To keep up with the demand for tobacco, transnational tobacco companies and manufacturers encourage farmers in developing countries to grow the plant.
This crop has been promoted as a solution to the extensive poverty these farmers experience.
Tobacco farmers receive low wages, put in long hours to tend to this intensive crop, and all benefits are had by the tobacco industry.
Intensive Labour Met with Low Wages & Returns
Tobacco is one of the most labour intensive crops. Almost everything, from seeding to harvesting, is done by hand. Farmers in developing countries enlist the help of the entire family to tend to the plants, including young children. As a result, these children miss out on valuable educational experiences that could serve as the key to breaking the poverty cycle.
Hiring extra labour is difficult for the farmers as well, as it is expensive to cover the wages for workers when the work day can last 16 hours or more and the return on investment is very low. Many tobacco farmers are lucky to break even at the end of the year, while others experience very low return for their hard work: for example, one farmer in Vietnam earns $250 US for every $130 US he invests.
Health & Safety Concerns of Tobacco Farming
The potential for tobacco farmers to be diagnosed with Green Tobacco Sickness (GTS) is high. GTS occurs when nicotine is absorbed from handling wet green tobacco leaves. Symptoms of this illness include: nausea, vomiting, muscle weakness, headaches, dizziness, cramps, respiratory problems, and blood pressure fluctuations.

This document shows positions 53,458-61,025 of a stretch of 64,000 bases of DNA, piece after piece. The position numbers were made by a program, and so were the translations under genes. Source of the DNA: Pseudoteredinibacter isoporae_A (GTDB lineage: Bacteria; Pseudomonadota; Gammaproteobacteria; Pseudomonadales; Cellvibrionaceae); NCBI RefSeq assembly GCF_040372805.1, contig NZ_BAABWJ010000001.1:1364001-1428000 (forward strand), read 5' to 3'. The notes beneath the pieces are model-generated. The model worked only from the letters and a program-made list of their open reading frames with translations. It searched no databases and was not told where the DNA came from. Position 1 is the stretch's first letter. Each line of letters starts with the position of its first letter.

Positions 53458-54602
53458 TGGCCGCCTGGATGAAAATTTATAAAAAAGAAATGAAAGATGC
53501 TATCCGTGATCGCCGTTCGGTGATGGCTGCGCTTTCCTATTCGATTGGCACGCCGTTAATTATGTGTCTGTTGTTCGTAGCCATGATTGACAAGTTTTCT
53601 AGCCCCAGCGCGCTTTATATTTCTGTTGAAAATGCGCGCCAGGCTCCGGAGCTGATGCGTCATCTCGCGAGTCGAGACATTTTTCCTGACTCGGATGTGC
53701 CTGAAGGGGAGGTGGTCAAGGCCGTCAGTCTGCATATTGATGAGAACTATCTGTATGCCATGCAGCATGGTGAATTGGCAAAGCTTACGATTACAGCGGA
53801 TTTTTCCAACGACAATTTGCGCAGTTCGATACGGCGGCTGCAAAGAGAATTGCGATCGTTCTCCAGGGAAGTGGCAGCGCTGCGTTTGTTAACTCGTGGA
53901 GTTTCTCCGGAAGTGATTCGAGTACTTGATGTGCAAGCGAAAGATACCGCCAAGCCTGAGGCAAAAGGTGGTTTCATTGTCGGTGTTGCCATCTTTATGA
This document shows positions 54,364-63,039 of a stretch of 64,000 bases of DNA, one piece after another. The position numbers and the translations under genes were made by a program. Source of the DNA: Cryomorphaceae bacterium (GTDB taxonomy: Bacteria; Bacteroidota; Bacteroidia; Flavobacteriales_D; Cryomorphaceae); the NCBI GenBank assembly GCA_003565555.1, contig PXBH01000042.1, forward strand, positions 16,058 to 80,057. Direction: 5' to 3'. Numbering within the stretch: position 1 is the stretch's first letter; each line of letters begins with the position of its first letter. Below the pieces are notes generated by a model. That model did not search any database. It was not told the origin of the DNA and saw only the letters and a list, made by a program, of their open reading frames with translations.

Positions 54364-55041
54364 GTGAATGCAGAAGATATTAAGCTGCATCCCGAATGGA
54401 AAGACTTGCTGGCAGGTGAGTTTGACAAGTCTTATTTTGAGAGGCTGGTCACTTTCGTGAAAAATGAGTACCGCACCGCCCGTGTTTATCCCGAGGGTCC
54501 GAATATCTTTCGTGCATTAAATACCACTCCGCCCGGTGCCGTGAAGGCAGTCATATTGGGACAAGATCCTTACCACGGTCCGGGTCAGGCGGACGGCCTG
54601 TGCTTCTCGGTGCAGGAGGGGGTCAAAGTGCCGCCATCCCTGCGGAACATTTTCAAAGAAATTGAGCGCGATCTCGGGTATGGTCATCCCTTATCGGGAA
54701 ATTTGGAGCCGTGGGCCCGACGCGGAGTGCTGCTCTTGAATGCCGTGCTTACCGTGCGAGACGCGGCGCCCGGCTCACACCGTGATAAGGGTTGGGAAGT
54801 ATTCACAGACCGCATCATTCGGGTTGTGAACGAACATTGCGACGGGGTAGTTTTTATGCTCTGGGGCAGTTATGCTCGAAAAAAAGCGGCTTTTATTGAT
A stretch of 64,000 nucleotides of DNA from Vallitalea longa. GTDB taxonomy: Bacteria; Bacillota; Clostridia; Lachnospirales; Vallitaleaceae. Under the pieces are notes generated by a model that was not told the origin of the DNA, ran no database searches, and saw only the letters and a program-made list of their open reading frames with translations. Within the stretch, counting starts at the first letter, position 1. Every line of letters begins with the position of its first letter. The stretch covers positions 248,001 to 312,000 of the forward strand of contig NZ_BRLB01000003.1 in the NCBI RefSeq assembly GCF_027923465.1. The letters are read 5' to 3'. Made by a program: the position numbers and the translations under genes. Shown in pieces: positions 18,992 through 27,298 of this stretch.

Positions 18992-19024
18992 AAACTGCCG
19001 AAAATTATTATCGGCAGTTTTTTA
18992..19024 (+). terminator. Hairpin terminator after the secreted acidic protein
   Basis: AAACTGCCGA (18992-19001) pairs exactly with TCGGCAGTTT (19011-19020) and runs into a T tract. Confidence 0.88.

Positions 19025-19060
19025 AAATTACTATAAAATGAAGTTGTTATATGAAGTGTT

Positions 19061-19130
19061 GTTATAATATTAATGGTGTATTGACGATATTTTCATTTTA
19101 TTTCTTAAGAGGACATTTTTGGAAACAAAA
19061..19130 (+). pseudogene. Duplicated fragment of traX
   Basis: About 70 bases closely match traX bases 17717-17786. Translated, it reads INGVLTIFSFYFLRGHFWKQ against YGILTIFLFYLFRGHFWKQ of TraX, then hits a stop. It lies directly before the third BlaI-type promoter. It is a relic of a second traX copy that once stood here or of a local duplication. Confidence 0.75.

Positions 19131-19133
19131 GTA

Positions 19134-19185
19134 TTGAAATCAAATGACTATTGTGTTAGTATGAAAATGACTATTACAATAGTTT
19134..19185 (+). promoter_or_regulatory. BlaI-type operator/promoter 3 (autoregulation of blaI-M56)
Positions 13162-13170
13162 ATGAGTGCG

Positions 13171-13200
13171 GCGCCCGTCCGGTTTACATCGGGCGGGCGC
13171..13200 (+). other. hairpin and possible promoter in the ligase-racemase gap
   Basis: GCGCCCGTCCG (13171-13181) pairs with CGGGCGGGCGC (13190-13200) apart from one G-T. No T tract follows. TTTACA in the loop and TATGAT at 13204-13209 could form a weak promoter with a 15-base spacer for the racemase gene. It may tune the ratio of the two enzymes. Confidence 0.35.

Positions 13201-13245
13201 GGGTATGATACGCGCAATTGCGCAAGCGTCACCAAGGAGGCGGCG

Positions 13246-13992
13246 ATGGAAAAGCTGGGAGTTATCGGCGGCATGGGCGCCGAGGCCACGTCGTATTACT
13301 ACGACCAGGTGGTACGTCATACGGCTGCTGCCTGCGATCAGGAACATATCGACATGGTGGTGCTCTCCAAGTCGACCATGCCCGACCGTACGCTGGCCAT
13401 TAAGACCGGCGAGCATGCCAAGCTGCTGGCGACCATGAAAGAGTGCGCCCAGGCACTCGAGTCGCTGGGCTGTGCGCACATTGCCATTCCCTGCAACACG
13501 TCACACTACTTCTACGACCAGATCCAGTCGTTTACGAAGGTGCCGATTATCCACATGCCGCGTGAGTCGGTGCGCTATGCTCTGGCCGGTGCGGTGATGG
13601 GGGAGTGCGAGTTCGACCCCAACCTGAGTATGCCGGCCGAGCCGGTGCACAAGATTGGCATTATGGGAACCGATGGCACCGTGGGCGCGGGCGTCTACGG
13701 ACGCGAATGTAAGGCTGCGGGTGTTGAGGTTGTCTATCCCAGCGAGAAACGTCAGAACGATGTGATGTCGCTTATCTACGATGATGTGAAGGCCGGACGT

These farmers are also exposed to extensive pesticides and chemical fertilizers, which can lead to skin rashes, dehydration, sleeping difficulties, and lung problems.
Environmental Concerns from Tobacco Crops
Farming tobacco plants creates environmental degradation. The pesticides and chemicals that are applied to the plants pollutes the fields and leeches nutrients from the soil. in the curing process, farmers use coal, a major air polluter, and massive amounts of wood. In fact, approximately 200,000 hectares of wood is used annually in the curing process around the world.
The governments of many developing countries are promoting to tobacco farmers other crops to diversify. For example, the Malaysian government has since 2005 offered financial incentives for tobacco farmers to substitute their growing operations with more sustainable, less labour intensive crops that yield higher financial returns, such as:
- corn, rice, barely
- kenaf and jathropa
- dragon fruit, pineapple, sweet potato, and banana
To learn more about this poverty cycle, watch this informational short film.